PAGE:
Her inspirations come from everywhere, and Karen Nicol seems to collect visual references like a magpie. These then unconsciously feed into the amazing palettes of elements that can be enjoyed using mixed media. It may be the bark of a tree or a wrought iron railing in a museum. Other times, inspiration can come from the surprisingly varied and unique materials she finds at flea markets. "The research for the maps can be quite intensive, it's about weighing up the elements, shapes and images that will go together, taking an aerial perspective and drawing on the rich traditions of cartography."
Her creative process begins with initial sketches and drawings, which she enlarges to the chosen scale. Embroidery is like painting with thousands of colours, patterns and textures. She works mainly on an old industrial embroidery machine called the Irish, a remarkable machine that very few people can use. You can draw freely with it, but you move the 'paper' rather than the 'pencil', which allows you to draw on the fabric with an immediacy not possible by any other means, and to create textured patterns worthy of a painter. What she wants to share? "I would like to share my pleasure in recreating the familiar shapes of the great countries of the world. I use the surprisingly diverse shaping qualities of my chosen medium and transform these snapshots into colours, patterns and textures to make pieces that evoke memories."
View all of Karen Nicol's work
Book signing at the gallery
It is with great pleasure that we invite you to the signing of the book " La Technique des Étincelles " co-written by Vanessa Cahierre and Nadège Fougeras, during our new exhibition " Soul Fragments ". The gallery will be open exceptionally from 3pm to 6pm on Saturday 13th March: come and discover this wonderful book, full of coaching techniques and wisdom from around the world to help everyone face change in a positive way. It will also be an opportunity to discover the latest works of Silvia Calmejane, Edouard Buzon and Karen Nicol. A moment that promises to make sparks fly!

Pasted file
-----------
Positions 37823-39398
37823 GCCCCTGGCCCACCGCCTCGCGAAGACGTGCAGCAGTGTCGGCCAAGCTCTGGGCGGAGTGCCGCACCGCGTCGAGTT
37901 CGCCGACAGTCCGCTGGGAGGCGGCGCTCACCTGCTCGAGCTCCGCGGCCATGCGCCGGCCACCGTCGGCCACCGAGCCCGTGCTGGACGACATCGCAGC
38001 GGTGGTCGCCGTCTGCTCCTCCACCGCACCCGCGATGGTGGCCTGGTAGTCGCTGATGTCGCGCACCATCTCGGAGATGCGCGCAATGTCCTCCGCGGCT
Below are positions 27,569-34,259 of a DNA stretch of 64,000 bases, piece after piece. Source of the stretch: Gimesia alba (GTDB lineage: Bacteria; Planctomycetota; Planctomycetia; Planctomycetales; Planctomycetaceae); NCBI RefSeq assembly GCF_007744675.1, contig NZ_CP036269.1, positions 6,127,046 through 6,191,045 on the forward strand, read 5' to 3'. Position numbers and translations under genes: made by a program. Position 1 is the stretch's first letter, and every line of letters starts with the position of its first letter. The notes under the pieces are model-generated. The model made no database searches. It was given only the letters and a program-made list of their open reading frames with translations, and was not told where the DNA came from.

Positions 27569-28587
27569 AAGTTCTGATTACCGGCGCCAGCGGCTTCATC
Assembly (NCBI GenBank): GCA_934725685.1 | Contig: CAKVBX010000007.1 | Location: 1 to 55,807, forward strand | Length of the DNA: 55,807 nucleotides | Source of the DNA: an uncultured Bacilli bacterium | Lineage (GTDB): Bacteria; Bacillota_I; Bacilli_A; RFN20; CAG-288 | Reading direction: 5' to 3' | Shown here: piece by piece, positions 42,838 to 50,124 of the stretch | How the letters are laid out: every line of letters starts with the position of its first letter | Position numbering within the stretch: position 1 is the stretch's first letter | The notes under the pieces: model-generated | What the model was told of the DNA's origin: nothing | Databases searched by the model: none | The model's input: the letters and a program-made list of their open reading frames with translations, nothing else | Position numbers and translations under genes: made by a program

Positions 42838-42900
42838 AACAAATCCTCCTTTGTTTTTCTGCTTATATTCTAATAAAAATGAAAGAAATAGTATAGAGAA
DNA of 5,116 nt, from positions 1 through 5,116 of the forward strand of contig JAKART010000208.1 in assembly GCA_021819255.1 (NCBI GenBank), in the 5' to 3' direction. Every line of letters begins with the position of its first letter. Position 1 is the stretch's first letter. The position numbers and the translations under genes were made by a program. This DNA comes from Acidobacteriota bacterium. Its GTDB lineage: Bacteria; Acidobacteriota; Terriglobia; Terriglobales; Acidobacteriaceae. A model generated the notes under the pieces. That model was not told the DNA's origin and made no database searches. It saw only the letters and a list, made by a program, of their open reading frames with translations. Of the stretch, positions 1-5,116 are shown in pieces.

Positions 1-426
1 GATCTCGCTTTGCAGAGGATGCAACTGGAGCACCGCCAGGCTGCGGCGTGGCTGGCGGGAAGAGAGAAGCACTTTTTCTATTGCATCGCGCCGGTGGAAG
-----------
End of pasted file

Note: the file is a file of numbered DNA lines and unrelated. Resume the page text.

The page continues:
Exhibition - Soul Fragments
Spring is approaching, the days are getting longer and our hearts are in joy. To celebrate the bursts of soul that accompany the arrival of beautiful days, we are delighted to exhibit for the first time in a long time the superb embroideries of the British artist Karen Nicol, who in her new series celebrates the diversity of the world's cities and continents. We will also be exhibiting Silvia Calmejane's latest creations, which as always carry messages of hope, as well as those of Edouard Buzon, abstractions in full colour.
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Artist Focus: Muriel Kerba
The precision and meticulousness of Muriel Kerba's work seduced us from the very start when we met her at the gallery a few months ago. A graduate of Parisian art school Penninghen, she became a graphic designer before turning to illustration for young people. And for the past ten years, the talented designer has been engaged in personal artistic research, exploring mediums as varied as ceramics and silkscreen printing.
In her latest explorations, she discovered paper cut-outs and created a game of reflection on apertured paper, an illusion of colour in a white world that gives the impression of a relief drawing. The paper cut-outs draw the shape and create a double dimension through a play of cast shadows; ideal for translating forms of plant life on the borderline of animals, and letting their presence come alive through volume and relief. "I am mainly inspired by the botanical register, which fascinates me. This vegetal universe is an abundant source of developing cells in the form of bulbs, germs, roots or branches. Their organic structures become the main characters of abstract compositions and allow me to evoke a parallel world that escapes the naked eye: that of the infinitely small as well as the infinitely large."
The topography is created by a play of cuts and notches while the colour vibrates in small touches. Depending on the position of the spectator, the work is transformed. The light moves and reveals a work where each stroke of the blade, precise and measured, has its importance. The accumulation of successive layers of ink, paper or paint is a constant in her research. "I need to explore several directions, to turn around the pot in which all the plants in my personal canopy grow. I deliberately use the word "canopy" because light is also a key element for me and of course its corollary: colour. It is the point of contact between my work and the spectator. It catches the eye, attracts and fascinates with its vibratory waves."
See all the works of Muriel Kerba
Artist at Home: Jean-Michel Berts